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Hiro Sheridan

Mar 22, 2008, 8:18:40 PM3/22/08
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Mar 23, 2008, 3:36:42 PM3/23/08
to UsefulChem
On Mar 22, 8:18 pm, Hiro Sheridan <> wrote:
> I thought this may be
> useful:

Yes, it's an interesting paper that could be a useful way to approach
aqueous solubility predictions. However for the current problem of
methanol solubility, we face a few problems that probably preclude the
use of this approach

* Part of their formulation uses an approximation of \delta G_hydr in
which they employ the log P of the solute. So if we were to use it for
methanol solubility we'd need a value or measure of the (octanol/
methanol) partition coefficient.

* The key aspect of their approach is the use of observed crystal
structures based on which they evaluate U_lattice. I don't think we're
going to easily get crystal structures

However, it should be possible to evaluate terms like \delta G_solv.
It's also interesting to note that their final regression equations
did not involve \delta G_solv or \delta G_hydr - but that might be a
feature of their dataset.

Now, for the problem of methanol solubility, one could evaluate \delta
G_sol by evaluating the difference between the gas phase and solution
phase conformations and see if that correlates to observed
solubilities. However, the paper states that solubilitie dervied from
ab initio calculations of Gibbs free energies showed no correlation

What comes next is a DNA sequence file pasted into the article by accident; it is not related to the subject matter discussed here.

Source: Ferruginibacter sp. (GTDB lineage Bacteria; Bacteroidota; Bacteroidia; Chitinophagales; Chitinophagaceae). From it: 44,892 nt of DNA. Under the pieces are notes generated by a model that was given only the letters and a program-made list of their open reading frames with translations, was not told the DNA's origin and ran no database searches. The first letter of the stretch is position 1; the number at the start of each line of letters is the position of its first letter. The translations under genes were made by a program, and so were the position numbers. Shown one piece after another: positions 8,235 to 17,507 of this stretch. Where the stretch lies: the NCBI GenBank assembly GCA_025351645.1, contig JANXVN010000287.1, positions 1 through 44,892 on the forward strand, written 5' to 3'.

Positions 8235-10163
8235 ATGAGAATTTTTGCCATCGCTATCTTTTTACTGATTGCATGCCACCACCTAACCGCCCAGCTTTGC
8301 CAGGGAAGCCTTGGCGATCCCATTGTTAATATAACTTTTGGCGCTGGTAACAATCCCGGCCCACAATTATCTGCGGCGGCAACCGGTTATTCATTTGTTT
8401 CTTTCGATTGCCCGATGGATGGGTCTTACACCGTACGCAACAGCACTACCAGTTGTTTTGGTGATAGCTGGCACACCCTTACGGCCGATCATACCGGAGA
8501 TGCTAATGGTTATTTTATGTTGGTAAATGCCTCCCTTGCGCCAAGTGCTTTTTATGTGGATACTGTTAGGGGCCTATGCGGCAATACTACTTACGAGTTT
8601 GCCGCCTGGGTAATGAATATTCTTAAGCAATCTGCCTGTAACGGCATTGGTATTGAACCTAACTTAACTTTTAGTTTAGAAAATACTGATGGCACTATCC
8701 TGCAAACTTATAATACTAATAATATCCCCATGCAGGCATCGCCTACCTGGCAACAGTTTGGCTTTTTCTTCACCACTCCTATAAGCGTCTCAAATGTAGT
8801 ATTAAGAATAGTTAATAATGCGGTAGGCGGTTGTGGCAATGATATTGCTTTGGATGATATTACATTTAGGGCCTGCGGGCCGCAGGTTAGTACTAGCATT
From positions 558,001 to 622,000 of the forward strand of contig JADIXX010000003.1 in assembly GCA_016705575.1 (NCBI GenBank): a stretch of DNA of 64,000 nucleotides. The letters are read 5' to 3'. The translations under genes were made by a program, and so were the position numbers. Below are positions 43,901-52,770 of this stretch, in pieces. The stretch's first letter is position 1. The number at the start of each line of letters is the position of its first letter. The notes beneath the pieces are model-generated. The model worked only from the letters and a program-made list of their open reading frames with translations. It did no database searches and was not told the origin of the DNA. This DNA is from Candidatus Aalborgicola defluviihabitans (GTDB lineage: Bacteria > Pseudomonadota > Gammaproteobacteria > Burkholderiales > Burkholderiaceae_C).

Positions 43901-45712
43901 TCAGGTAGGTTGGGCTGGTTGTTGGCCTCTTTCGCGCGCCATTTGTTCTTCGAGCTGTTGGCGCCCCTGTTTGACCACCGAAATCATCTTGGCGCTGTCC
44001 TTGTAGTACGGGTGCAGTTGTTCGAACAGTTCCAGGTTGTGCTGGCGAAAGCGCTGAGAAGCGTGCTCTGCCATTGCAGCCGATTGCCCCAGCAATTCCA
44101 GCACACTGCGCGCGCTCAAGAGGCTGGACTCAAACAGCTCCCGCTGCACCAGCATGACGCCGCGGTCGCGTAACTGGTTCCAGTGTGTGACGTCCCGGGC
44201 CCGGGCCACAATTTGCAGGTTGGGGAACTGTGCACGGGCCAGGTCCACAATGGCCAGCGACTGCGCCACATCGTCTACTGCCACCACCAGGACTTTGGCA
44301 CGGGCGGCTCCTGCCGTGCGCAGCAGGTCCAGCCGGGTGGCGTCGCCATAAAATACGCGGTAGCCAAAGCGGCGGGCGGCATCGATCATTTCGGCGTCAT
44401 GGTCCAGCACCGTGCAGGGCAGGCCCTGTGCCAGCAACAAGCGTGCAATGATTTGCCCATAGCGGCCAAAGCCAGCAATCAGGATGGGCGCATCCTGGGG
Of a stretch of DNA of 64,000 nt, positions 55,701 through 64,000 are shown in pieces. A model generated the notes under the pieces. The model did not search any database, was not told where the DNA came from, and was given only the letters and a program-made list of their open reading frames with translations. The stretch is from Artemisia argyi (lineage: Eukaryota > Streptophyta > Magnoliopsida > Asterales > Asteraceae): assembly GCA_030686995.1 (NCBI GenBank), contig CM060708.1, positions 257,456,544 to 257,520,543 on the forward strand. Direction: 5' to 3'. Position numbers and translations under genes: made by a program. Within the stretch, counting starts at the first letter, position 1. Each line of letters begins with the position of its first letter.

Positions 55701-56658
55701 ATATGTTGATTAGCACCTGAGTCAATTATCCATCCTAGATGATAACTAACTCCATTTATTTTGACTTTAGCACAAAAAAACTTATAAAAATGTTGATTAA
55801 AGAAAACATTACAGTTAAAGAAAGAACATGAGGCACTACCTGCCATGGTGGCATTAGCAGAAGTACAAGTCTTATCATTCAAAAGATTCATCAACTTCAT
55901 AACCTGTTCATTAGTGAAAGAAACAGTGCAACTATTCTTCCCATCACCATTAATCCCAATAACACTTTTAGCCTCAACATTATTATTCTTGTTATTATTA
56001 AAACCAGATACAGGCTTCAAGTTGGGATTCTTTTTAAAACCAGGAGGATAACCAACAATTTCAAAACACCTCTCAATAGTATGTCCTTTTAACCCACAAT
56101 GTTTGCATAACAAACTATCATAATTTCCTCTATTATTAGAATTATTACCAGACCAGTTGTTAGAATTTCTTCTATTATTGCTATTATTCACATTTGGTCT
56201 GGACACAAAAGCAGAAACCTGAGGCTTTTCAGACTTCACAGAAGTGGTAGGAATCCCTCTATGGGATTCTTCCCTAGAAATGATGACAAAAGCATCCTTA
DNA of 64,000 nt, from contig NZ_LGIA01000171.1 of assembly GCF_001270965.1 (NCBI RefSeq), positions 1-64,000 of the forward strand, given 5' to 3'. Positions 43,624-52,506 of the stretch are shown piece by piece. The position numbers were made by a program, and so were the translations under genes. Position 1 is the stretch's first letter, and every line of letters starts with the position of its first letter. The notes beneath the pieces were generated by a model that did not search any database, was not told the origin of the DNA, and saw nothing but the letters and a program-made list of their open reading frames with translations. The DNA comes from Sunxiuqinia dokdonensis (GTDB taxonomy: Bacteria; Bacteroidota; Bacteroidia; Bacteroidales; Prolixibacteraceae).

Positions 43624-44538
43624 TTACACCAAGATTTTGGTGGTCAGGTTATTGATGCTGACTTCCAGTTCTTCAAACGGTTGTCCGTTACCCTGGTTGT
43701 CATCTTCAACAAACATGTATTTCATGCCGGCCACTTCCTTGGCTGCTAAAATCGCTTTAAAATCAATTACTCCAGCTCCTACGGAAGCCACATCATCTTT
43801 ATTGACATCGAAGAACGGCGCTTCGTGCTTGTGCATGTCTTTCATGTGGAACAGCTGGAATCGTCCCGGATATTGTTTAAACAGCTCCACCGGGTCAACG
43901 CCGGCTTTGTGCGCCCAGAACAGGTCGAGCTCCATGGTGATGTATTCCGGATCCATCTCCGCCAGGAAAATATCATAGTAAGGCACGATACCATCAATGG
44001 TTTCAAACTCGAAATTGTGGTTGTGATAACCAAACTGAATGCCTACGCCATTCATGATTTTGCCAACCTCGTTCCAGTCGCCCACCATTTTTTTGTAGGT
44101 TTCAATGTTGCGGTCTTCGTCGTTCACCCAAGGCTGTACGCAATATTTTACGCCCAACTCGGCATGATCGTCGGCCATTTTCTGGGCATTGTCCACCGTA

with the experimental values.

As an aside, I did run some randomly selected structures from the 003
set of SMILES through the ensemble models I originally built. And I
have to say that the results aren't too great. One model predicts all
ten new compounds as soluble, another as all insoluble. Given that the
models are based on topological descriptors this is not surprising at

I think the next step is to do some form of free energy calculations
for the solvation step and include that as a descriptor and see if it
helps. Ideally, we'd want to to take into account solid state
features, but I don't think that's going to happen. The downside to
doing ab initio or semi-empirical calculations is that it's going to
be a time sink. If we could get some protocol setup (say using
GAMESS), I could take a look at it on our cluster - but whether it's
practical or not really depends on the timings (the molecules are
relatively big and floppy, so conf searching could be time consuming)
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